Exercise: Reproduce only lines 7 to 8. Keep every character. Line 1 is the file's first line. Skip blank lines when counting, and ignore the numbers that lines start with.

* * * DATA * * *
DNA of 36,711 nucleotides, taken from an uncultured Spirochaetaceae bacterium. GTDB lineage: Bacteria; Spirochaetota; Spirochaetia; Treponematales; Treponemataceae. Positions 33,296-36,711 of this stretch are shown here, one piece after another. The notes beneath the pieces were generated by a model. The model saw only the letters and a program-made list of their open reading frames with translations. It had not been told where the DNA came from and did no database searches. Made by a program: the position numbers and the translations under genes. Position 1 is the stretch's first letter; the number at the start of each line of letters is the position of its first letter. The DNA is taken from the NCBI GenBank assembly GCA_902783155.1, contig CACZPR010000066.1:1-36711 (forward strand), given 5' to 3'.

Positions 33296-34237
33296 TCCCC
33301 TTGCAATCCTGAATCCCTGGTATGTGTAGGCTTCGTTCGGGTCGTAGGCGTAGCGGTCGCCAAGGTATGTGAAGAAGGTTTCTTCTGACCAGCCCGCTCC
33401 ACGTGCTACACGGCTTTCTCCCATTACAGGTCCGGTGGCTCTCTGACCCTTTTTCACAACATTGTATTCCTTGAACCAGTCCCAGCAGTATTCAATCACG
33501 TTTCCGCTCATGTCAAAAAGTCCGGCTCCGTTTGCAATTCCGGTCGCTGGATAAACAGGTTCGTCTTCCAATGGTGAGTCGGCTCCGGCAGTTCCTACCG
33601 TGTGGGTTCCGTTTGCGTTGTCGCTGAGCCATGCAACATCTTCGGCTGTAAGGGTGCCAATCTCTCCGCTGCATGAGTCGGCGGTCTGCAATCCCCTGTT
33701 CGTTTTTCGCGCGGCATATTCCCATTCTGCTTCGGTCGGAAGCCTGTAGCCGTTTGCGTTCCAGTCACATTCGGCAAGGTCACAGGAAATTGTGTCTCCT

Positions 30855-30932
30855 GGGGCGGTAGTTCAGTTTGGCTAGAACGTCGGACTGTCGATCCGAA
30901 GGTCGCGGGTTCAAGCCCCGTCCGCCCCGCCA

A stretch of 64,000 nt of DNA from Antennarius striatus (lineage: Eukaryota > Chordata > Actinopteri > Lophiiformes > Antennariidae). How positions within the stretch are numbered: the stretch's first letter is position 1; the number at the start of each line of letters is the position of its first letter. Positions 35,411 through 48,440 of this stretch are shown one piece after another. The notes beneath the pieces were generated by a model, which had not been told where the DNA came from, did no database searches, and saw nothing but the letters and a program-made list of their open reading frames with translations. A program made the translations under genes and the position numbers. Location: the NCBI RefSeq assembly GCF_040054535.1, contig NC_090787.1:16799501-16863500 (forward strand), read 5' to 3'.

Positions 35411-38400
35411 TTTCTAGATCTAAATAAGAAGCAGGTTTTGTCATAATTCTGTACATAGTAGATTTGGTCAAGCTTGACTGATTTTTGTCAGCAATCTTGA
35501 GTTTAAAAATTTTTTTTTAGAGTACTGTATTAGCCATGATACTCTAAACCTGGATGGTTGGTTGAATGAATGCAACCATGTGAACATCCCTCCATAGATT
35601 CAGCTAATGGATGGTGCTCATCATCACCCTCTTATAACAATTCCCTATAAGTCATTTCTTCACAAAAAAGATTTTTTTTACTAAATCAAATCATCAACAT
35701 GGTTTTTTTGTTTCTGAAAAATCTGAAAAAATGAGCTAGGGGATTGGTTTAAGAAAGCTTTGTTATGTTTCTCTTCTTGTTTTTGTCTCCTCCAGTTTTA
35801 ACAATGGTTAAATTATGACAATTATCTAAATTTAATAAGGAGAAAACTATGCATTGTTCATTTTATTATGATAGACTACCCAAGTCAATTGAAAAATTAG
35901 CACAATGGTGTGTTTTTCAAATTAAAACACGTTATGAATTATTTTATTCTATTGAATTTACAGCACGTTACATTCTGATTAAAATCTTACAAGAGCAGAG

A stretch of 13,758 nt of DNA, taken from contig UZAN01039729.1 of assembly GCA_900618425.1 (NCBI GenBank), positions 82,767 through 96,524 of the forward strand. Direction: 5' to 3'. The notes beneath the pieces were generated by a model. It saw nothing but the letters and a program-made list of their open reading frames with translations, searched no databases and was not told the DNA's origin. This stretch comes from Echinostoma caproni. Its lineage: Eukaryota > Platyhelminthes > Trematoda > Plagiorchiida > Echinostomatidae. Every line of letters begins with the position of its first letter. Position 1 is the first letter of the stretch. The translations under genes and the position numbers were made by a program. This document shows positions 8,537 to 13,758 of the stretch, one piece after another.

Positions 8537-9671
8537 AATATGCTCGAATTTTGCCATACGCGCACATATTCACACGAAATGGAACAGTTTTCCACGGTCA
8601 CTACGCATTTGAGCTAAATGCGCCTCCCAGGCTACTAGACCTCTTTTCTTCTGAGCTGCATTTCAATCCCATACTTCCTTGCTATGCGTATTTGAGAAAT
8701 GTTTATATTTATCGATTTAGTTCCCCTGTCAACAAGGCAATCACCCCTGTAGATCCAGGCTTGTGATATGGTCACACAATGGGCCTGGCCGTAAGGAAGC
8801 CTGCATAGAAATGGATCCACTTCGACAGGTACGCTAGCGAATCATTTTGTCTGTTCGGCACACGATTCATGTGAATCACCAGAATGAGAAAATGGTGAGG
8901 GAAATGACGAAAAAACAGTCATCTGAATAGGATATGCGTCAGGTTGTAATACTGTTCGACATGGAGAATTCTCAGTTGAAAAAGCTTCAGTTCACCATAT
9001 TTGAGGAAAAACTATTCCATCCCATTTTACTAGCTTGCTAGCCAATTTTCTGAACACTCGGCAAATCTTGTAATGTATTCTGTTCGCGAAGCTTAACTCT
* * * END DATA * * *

33601 TGTGGGTTCCGTTTGCGTTGTCGCTGAGCCATGCAACATCTTCGGCTGTAAGGGTGCCAATCTCTCCGCTGCATGAGTCGGCGGTCTGCAATCCCCTGTT
33701 CGTTTTTCGCGCGGCATATTCCCATTCTGCTTCGGTCGGAAGCCTGTAGCCGTTTGCGTTCCAGTCACATTCGGCAAGGTCACAGGAAATTGTGTCTCCT